Outdoors

New steelheading rule for Tucannon River

FISHING — Starting toaday, Sept. 1, a new fishing rule designed to protect critically low levels of wild steelhead and reduce the number of hatchery fish on the spawning grounds will take effect on the Tucannon River.

An emergency rule approved today by the Washington Department of Fish and Wildlife (WDFW) will:

  • Close the river to steelhead fishing upstream from Marengo at Turner Road Bridge and define the downstream boundary of the fishery where the Tucannon flows into the Snake River.
  • Reduce the daily catch limit from three to two hatchery steelhead in the area open to fishing.
  • Require anglers to keep any hatchery steelhead they intercept, and stop fishing once they catch their daily limit of two hatchery steelhead or two trout.

Glen Mendel, WDFW southeast district fish biologist, said returns of natural origin steelhead to the Tucannon River are falling short of meeting conservation goals, which could potentially affect the department's ability to open future recreational fisheries. Anglers can help by retaining every hatchery steelhead they catch, he said.

“Stray hatchery steelhead that primarily enter the Tucannon in late summer and fall need to be removed to prevent them from spawning naturally,” Mendel said. “At the same time, we need to provide a refuge area above Marengo for early returning wild steelhead, and close the fishery before March when most of the wild steelhead return to the Tucannon River.”

In addition, barbless hooks are required when fishing for steelhead. Anglers must release any steelhead not marked as a hatchery fish by a clipped adipose fin and a healed scar at the location of the missing fin.

Anglers cannot remove any steelhead from the water unless it is retained as part of the daily catch limit. Chinook and coho salmon, as well as bull trout, are also present in the Tucannon River during the steelhead fishery and must be released immediately if caught, Mendel said.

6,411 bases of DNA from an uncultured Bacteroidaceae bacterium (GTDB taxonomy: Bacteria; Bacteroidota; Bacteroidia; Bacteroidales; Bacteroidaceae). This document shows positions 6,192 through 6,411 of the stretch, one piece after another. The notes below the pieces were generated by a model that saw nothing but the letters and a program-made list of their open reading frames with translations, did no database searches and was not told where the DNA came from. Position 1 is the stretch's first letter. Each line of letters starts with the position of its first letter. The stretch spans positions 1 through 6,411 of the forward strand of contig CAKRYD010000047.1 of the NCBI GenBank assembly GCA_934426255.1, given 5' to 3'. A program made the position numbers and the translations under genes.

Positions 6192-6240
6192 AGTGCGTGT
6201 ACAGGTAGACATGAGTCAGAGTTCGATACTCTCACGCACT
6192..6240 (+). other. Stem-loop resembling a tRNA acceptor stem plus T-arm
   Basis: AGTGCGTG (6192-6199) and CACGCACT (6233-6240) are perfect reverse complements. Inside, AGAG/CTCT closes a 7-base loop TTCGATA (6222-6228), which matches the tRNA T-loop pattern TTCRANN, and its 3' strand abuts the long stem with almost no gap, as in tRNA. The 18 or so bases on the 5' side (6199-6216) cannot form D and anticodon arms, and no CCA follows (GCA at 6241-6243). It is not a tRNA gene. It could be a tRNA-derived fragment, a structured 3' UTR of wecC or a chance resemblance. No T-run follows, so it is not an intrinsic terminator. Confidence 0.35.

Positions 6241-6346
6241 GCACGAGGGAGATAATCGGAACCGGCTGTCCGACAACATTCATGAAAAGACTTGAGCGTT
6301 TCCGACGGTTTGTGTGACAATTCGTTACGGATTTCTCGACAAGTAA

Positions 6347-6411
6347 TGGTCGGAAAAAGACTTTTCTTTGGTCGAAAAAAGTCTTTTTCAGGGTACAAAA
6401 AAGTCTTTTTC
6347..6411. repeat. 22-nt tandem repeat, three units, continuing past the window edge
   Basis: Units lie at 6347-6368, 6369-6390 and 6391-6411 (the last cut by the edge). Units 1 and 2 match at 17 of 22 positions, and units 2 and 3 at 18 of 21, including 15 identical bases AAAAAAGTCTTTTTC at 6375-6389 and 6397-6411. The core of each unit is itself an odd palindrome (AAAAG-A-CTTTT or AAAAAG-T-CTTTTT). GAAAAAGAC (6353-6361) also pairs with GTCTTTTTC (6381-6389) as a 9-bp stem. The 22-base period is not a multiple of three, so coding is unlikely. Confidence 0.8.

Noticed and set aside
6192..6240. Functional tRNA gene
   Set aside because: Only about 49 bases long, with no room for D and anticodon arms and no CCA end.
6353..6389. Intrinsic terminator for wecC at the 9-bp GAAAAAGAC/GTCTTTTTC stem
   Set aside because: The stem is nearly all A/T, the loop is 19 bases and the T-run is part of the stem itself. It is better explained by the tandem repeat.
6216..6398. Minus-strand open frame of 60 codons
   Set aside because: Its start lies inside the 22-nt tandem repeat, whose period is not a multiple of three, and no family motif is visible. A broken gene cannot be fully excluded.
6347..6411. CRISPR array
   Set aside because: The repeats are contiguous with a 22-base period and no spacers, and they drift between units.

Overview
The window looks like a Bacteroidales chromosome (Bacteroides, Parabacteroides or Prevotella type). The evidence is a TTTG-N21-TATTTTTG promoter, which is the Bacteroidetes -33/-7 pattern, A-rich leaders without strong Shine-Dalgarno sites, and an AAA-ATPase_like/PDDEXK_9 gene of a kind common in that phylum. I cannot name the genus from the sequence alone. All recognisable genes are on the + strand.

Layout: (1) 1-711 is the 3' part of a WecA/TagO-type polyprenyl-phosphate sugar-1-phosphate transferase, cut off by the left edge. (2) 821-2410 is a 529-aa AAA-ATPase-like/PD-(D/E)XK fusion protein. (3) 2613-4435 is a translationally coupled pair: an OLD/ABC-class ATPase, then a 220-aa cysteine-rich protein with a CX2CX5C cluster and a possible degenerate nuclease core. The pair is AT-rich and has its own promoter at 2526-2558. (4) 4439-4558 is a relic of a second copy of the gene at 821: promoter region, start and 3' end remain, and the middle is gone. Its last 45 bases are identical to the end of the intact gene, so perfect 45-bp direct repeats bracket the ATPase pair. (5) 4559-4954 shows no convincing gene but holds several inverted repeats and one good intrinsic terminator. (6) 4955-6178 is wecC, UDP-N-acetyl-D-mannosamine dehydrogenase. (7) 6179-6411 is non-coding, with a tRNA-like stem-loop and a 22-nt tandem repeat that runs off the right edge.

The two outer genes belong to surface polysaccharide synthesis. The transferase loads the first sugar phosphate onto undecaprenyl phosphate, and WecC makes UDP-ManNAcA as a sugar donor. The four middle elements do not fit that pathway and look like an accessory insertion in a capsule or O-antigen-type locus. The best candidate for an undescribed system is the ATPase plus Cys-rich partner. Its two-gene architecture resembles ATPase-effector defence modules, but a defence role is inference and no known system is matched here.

The new fishing rule defines the mouth of the Tucannon River as waters “lying south of a line of sight from an orange diamond-shaped sign attached to the Hwy. 261 guard rail (northwest of the Tucannon River and adjacent to the highway rest area turn off), running southeast across to the eastern, un-submerged shoreline of the river (point of land spit).”

The large embayment between the eastern shoreline of the Tucannon River and the rock bluff to the east along the south shore of the Snake River is considered part of the Snake River, Mendel said.

Anglers fishing for salmon or steelhead on the Tucannon River and all other tributaries and mainstem of the Snake River are required to have the Columbia River Salmon/Steelhead Endorsement, which helps pay for monitoring the fisheries. Anglers should check the fishing regulation pamphlet for all details.  




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Rich Landers

Rich Landers’ Outdoors blog


Rich Landers writes and photographs stories for a wide range of outdoors coverage, including a Sunday feature section and a Thursday column. He also writes the Outdoors Blog.


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